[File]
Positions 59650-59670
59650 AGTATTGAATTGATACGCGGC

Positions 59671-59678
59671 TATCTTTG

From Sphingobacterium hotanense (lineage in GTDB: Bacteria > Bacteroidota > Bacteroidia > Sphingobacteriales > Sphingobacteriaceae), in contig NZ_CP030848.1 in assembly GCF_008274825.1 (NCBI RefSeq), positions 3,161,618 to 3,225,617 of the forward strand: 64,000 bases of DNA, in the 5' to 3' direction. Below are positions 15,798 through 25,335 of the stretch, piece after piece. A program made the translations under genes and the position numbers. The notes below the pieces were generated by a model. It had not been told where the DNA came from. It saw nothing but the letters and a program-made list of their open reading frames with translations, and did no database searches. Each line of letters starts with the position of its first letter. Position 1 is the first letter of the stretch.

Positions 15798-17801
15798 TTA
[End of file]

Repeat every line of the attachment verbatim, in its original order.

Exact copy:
Positions 59650-59670
59650 AGTATTGAATTGATACGCGGC

Positions 59671-59678
59671 TATCTTTG

From Sphingobacterium hotanense (lineage in GTDB: Bacteria > Bacteroidota > Bacteroidia > Sphingobacteriales > Sphingobacteriaceae), in contig NZ_CP030848.1 in assembly GCF_008274825.1 (NCBI RefSeq), positions 3,161,618 to 3,225,617 of the forward strand: 64,000 bases of DNA, in the 5' to 3' direction. Below are positions 15,798 through 25,335 of the stretch, piece after piece. A program made the translations under genes and the position numbers. The notes below the pieces were generated by a model. It had not been told where the DNA came from. It saw nothing but the letters and a program-made list of their open reading frames with translations, and did no database searches. Each line of letters starts with the position of its first letter. Position 1 is the first letter of the stretch.

Positions 15798-17801
15798 TTA